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Single Shot, A
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by Jay Seaver

"Worth a shot, but a bit off-target."
3 stars

There are two general ways a "bag of money" movie can go: Navigating the intricate set-up that is revealed through a constant series of revelations and double-crosses that the anti-hero must navigate in order to keep the cash that has fallen into his lap is generally the primary activity, but giving the audience a good look at the desperate environment people will kill to escape can occasionally eclipse it. "A Single Shot" does each passably well, even if it doesn't necessarily achieve greatness in either.

The man who stumbles upon this windfall is John Moon (Sam Rockwell), who could use some help: His wife Moira (Kelly Reilly) has left him with their baby in tow, and his best prospect for employment comes from Cecile (Ted Levine), the man who bought his family farm after the bank took it. His friend Simon (Jeffrey Wright) refers him to a lawyer (William H. Macy) to deal with the first problem; for the second, he's living off the land, poaching. That's when he finds the dead girl, and while trying to hide her body, the box full of money.

Naturally, there are plenty who would rather John not keep that money for himself, and perhaps one or two folks whose good feelings he would like to reacquire. The great examples of this genre build a web out of those strands such that it's hard to pull on one without disturbing another, and writer Matthew F. Jones (adapting his own novel) does that fairly well in spots. There's one section of the structure that looks fairly elegant, for example, while others seem held together by flimsy coincidence. Other parts simply come loose, requiring replacements before the finale. It's not the ideal thriller design, but is acceptable enough because John's never going to be the sort of character that is going to outwit his enemies.

He's not stupid, although the filmmakers and actor Sam Rockwell are willing to let the audience think so. The often-manic Rockwell plays somewhat against type here, hiding his expressive face behind a thick beard and using a slow rumble when he does speak (to the point where he can be a bit hard to understand). We don't ever see him drinking to excess or doing drugs, but he gives John the uneasy cautiousness often associated with those states, so that when he does figure things out, it's not so much a eureka moment as him not falling behind as the pieces fit together. He does that while also being able to make John a man of action when he needs to be, not paralyzed by desperation.

Rockwell plays against a nice ensemble of character actors playing memorably low-rent, maybe exaggerating these rural folks a bit but always making their purpose clear. Take William H. Macy, who kind of milks it in his handful of scenes as the small-town lawyer; he makes Pitt a cheerfully condescending weasel who is not nearly as superior to the small-town folks he's surrounded by as he thinks, but he's given enough ways to show it - dark but tacky suits, a limp - that it becomes a little much. Jeffrey Wright lays the drunk on pretty thick, for his part, and Jason Isaacs and Joe Anderson almost seem a bit small by giving well-measured performances as the more threatening guys John encounters. Kely Reilly is a good fit as the ex-wife, plenty flawed on her own but neither really bitchy nor looking like she really wants to come back, and Ophelia Lovibond is a decent late addition as the young neighbor who takes an interest in John, even if she does sort of feel like a stand-in.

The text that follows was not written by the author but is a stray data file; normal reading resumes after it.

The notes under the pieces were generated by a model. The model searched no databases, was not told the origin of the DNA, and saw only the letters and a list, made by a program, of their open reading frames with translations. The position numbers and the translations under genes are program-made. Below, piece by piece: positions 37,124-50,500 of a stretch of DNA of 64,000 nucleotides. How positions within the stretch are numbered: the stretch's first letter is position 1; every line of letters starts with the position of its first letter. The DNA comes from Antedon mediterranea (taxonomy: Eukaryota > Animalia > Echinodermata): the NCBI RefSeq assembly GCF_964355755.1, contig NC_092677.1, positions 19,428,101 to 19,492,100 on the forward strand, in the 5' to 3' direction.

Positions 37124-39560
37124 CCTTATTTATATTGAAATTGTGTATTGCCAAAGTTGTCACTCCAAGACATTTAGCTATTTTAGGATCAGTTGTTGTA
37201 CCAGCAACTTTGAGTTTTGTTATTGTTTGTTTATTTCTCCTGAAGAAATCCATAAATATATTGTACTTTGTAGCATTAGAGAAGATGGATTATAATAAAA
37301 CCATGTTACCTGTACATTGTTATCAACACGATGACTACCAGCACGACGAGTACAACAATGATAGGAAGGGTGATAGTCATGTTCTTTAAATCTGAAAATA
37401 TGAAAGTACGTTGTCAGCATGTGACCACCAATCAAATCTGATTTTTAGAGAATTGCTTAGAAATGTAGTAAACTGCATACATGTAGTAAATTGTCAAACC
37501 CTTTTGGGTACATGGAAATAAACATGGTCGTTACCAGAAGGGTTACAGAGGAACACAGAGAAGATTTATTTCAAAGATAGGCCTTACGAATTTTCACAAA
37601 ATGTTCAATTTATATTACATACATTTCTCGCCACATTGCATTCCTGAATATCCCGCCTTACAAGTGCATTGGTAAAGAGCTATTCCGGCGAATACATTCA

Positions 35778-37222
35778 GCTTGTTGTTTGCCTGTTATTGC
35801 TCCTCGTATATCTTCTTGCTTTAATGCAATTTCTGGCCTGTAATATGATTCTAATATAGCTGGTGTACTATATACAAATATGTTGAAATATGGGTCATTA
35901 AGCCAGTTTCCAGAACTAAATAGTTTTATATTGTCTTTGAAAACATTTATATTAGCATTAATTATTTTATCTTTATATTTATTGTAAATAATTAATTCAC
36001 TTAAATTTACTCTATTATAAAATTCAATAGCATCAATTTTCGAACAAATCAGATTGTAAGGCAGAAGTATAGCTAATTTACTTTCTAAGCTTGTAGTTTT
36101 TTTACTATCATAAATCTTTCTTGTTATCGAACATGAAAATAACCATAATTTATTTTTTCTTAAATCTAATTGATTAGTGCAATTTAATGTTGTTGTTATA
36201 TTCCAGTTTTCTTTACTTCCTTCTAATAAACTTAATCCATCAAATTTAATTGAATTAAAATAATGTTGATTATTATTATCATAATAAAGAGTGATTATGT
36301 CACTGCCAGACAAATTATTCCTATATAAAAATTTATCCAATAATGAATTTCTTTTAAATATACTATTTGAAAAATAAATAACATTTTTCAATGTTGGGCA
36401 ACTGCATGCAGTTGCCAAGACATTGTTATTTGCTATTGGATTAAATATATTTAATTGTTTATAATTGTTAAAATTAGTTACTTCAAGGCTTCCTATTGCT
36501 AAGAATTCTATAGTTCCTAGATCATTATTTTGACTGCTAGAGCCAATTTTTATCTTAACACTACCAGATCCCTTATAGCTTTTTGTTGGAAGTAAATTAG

That Abbie feels like a substitute for Moira is an example of how director David M. Rosenthal often seems to mis-step at crucial points. The inciting scene, for instance, is staged and edited so that it doesn't particularly seem like John was shooting in the direction of the girl, even though certain aspects of the movie make a lot more sense if he hasn't just found her. Several other important scenes are more confusing and less informative than they need to be, as well. Still, Rosenthal is able to tell a story with a striking image when he gets hold of one, and the last few minutes sum the movie - and the genre - up nicely.

It would be nice if things were a little more exciting getting there. Rosenthal and company do a fine job of creating a story that fits together well and Rockwell is good as well, but "A Single Shot" very seldom creates anticipation of what's going to happen next or curiosity at how things tie together. It beats being the sort of movie that falls apart, but it's missing the little tingle that jumps a good crime story to a great thriller.

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originally posted: 09/06/13 11:52:35
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OFFICIAL SELECTION: 2013 Tribeca Film Festival For more in the 2013 Tribeca Film Festival series, click here.

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  20-Sep-2013 (R)
  DVD: 14-Jan-2014



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